Fannie and Freddie Reform: Too Little, Too Late
At the beginning of February, amidst Beltway budget clamoring and ahead of yesterday's statement from Bernanke, the Treasury issued a report to Congress announcing efforts to "wind down" Fannie Mae and Freddie Mac. The report, though conspicuously lacking in detail, sets forth three alternatives for reducing the role of the two government-backed companies, none of which actually prune the state's role in the housing market. Whatever route Congress decides to take, the fundamental problems that bedevil the present framework and caused the housing bubble (and resultant financial calamity) are left unaltered.
Despite all of the familiar and staid panegyrics to "privatization" and a reduced state presence, the culpable attributes of our collusive state-corporate system are not going anywhere.
Fannie and Freddie, ostensibly the predominant fixtures in the US real-estate market, are only elements in the statist schema that created the meltdown. They are part of a complex of interventions in which the more central ingredient is the Federal Reserve System.
The disaster originating in the state's manipulations of the housing market — one that happens to shift enormous swaths of land from ordinary people to politically connected banks — was both predicted and explained by the Austrian theory of the business cycle. Where the prevailing narrative's confused senses of "public" and "private" have served to harden a misguided faith in the state, the teachings of Mises and Rothbard expose the political realities behind these events.
Ridding the market of the crippling appetites of Fannie and Freddie, even if a step in the right direction, is hardly a panacea for the current economic plights. Insofar as the roots of the problem are systemic, permeating every part of the American economic order, the solutions too will have to be comprehensive.
The entire structure of the American banking system, including the market for home-mortgage loans, hinges on the interventions of the Federal Reserve. Though they take place largely out of sight, they are intrusions of the first order. That the Fed is so detached from evaluation or debate, that it is almost universally praised as a vital institution, is suggestive of what Adolf Hitler branded "the big lie." "[I]n the big lie," he said, "there is always a certain force of credibility; because the broad masses of a nation are always more easily corrupted in the deeper strata of their emotional nature than consciously or voluntarily." So when Ron Paul calls for an end to the Fed, or Austrian School economists demonstrate the congenital flaws of fractional-reserve banking, their claims are regarded as the height of apostasy.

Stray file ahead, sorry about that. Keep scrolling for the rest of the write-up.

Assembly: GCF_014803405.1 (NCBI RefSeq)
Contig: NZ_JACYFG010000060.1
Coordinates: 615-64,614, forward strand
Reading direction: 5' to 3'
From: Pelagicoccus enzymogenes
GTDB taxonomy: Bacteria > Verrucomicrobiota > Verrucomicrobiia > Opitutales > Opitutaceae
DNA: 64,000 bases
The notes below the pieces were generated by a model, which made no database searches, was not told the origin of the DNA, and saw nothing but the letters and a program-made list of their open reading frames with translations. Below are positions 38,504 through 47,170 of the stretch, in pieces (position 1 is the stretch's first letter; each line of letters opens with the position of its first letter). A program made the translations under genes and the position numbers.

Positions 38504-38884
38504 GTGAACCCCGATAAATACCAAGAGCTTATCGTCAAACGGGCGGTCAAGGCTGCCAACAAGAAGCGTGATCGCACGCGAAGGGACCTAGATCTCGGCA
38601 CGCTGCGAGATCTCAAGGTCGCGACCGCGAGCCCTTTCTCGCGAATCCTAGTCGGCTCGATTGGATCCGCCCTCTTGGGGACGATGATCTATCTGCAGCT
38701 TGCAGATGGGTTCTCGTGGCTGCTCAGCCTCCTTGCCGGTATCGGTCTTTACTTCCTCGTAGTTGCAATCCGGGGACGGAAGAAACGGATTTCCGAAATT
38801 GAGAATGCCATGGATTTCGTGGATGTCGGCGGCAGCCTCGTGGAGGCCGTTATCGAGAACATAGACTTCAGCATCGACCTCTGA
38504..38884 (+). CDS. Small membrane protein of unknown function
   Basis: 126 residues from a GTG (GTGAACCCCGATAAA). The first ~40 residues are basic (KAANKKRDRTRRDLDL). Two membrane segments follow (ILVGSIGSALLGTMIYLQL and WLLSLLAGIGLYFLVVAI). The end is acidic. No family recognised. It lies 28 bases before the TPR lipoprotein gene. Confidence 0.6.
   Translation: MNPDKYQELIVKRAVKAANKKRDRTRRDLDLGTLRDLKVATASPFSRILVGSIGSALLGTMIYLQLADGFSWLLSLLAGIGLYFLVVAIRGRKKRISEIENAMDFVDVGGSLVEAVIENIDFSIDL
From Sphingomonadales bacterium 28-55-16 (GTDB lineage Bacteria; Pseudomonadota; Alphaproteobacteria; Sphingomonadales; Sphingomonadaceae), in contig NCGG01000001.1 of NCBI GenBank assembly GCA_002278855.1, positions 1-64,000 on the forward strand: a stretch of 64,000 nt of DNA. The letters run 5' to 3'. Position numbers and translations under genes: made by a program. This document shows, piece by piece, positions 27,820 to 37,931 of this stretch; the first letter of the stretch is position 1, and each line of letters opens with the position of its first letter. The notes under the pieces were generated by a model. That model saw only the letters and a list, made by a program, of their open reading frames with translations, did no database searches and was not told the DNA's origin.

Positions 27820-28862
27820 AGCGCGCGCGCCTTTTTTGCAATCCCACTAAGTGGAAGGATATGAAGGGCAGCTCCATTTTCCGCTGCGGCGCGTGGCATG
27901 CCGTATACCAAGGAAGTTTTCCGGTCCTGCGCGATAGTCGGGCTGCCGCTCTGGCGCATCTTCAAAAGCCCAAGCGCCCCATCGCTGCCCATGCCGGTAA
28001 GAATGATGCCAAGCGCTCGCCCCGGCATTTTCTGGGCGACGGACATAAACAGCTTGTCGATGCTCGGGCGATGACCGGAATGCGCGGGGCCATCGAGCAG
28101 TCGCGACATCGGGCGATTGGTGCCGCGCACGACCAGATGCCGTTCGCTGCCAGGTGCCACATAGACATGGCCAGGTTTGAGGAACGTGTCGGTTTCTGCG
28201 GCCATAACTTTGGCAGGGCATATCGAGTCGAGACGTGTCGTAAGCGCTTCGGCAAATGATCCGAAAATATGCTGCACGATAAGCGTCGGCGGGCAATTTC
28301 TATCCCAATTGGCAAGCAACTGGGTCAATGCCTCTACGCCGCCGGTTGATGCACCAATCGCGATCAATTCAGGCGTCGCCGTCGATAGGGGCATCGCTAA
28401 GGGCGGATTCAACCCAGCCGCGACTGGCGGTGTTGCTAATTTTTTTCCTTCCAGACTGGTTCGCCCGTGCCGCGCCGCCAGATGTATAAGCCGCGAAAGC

Fannie and Freddie, far from being the sole miscreants of the crisis, operate on the same parlous economic principles that the Fed functions on and facilitates. Delineating "the basic model of the business cycle" in The Mystery of Banking, Rothbard discussed the first step as occurring when "bank credit expansion raises prices and causes a seeming boom situation." Fannie and Freddie, although nominally "private," publicly traded companies at the time of the crisis, were encouraged by their insulation from real risk to invest in housing at a level a free market never would have endured.
In the consummate example of the "predatory lending" that left-liberals are forever decrying, Fannie and Freddie financed home buying at exaggerated levels. The big banks and mortgage companies, happy to avail themselves of the credit-engorged market, apparently never contemplated the precariousness of the boom; instead they pushed new mortgages to Fannie and Freddie, taking a flood of money to turn around and give new loans. It didn't much matter to the banks whether Fannie and Freddie could afford to purchase the new mortgages, nor whether all of this home buying was comprised of "good risks."
In a genuine free market, investors would have recognized the mortgages devoured by Fannie and Freddie for what they were, and their prices would have reflected those judgments. The assumption underpinning Fannie and Freddie's involvement in the housing market was that, while the profits of the two were "privatized," the government was ultimately the guarantor against losses; losses could be offloaded onto the public. And there have been plenty of losses for the big banks and for Fannie and Freddie, all of which have — as promised — been imposed on ordinary taxpayers through the bailouts.
The housing bubble and the financial crisis, rather than expressions of a free market, were the aftermath of madcap state intervention that led to some of the most barefaced corporate welfare in US history. Meanwhile, the federal government trumpeted its reckless underwriting of Fannie and Freddie with language reminiscent of the "stakeholder society," promising everyone the fulfillment of their own cul-de-sac daydreams.
But fulfilling the dreams of the average citizen was far from being the state's primary goal. This fact becomes clear when we pay a little attention to the winners and losers of the state's dizzying game of housing roulette and examine the fruits of the state's meddling in the housing market, from the rescue of the "too-big-to-fail" establishment players to the preponderance of foreclosure signs.